Guest Article: Focus
@scaler911 likes beer and pizza, as we all do. I bet Jensie does too. He races more, we drink more, he has to finish each stage at the Tour, us, not so much. There must be a balance to all our cycling lives. Since we don’t have to earn a living racing we can relax a bit but this word “relax” maybe where the trouble lies.
Yours in Cycling, Gianni
“For him who has no concentration, there is no tranquility”- Bhagavad Gita c. BC 400.
If you ask people close to me about my ability on the bike, you’ll probably hear different versions of the same story, “Scaler is a genetically talented cyclist, but it’s too bad he lacks focus.” I’m the first to admit it. If I put any energy into developing a solid training plan, laid off the IPAs, and (my VMH’s fine/ healthy cooking aside) stopped having pizza and Monster energy drinks for staples at work, I might be able to be consistent in my beloved craft. Instead, I have a few flashes of decency, but I’m mostly just pack fodder and excuses these days.
I’m consistently amazed at people that have this ability to focus. It’s akin to a superpower I think, like flying or laser beams shooting out of your eyeballs.
It really breaks down to a few different types of focus, with the endgame being the same. Focus from a global perspective: setting and achieving season-long goals, from winning the TdF, to being the first up the big climb at your local Tuesday night club ride; abiding the hard days of winter Rule #9 training; not having that 5th slice of combo pizza that you wash down with your 4th (or 8th) beer. Focus in the short term- be it tapering before a Grand Tour, or spending time in the shop making sure your rig is cleaned and tuned to perfection before your group ride. Focus in the moment- being right near the front before the big climb, finding just the right gear, the right stroke, position, rhythm. This is the one place I can find that focus. All the joys and troubles of day to day living melt away. All that’s left is the deep, singular objective of the task at hand. Pushing a little harder to bridge to that wheel 50m ahead of you; not making eye contact with them as you stay in focus, or my favorite-smiling and saying “Hi” just before grabbing the shovel to make the Pain Cave a little deeper.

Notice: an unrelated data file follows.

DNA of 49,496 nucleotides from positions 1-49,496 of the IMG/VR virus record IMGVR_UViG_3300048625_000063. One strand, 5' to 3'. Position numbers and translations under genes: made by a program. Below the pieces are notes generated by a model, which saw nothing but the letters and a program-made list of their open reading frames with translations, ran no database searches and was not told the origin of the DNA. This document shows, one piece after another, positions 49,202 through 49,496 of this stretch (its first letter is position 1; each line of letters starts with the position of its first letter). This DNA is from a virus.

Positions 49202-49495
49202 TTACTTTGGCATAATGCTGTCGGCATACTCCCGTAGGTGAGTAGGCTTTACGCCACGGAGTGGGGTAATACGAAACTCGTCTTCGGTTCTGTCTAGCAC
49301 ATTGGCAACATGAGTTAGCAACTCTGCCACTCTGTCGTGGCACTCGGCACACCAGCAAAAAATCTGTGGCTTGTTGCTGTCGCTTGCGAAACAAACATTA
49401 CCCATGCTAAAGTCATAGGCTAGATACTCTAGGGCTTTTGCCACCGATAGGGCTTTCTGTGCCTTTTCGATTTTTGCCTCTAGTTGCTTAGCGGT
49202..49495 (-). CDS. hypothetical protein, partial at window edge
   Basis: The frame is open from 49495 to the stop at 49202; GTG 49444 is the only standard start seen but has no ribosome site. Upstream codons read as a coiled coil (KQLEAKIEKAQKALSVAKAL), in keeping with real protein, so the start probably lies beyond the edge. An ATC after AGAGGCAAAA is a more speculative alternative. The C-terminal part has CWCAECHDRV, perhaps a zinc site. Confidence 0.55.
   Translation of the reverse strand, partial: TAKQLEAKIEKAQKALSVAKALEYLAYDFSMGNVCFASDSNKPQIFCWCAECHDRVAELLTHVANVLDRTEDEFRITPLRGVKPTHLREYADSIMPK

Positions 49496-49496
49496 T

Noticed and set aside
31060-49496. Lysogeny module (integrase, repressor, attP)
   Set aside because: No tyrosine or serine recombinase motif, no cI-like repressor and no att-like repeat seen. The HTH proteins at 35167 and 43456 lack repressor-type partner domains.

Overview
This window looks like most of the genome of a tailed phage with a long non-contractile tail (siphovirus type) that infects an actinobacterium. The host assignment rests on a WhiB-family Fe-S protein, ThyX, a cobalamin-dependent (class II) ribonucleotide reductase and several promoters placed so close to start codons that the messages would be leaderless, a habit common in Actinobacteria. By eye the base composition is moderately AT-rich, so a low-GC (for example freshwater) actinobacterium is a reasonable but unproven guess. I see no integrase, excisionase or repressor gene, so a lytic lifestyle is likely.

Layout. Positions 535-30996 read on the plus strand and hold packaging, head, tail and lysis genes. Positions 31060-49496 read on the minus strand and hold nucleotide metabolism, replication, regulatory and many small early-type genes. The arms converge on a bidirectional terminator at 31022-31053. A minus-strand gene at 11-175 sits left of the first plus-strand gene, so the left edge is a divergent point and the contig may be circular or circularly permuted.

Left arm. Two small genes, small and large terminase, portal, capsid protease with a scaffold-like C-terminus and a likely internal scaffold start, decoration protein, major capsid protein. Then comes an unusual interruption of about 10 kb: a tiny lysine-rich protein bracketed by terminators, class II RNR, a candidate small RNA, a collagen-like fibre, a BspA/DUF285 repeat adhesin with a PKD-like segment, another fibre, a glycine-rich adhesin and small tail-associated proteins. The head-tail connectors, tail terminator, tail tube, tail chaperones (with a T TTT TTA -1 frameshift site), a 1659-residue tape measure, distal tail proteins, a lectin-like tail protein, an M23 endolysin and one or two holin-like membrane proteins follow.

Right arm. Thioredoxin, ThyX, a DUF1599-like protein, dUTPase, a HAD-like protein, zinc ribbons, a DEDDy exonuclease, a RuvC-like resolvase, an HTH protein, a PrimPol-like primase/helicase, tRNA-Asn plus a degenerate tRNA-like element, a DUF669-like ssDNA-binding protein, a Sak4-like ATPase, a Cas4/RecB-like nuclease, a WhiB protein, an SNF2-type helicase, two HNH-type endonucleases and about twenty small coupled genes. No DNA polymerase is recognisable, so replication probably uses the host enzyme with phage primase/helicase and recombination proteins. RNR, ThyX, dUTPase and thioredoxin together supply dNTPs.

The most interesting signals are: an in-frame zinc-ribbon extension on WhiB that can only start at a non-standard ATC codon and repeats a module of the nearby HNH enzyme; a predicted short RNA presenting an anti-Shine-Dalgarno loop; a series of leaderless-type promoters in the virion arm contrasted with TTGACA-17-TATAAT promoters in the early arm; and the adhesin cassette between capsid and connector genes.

I firmly believe that this, along with choosing the right parents and a bit of luck is what separates us mortals from the pros.
There are many hours and kilometers where we suffer alone. Velominati strive to Look Fantastic, and we make sure our machines glisten and are properly silent. We study our heros as well as the douchebags. This all requires some form of focus, and I hope that I get as good at it as others here already are.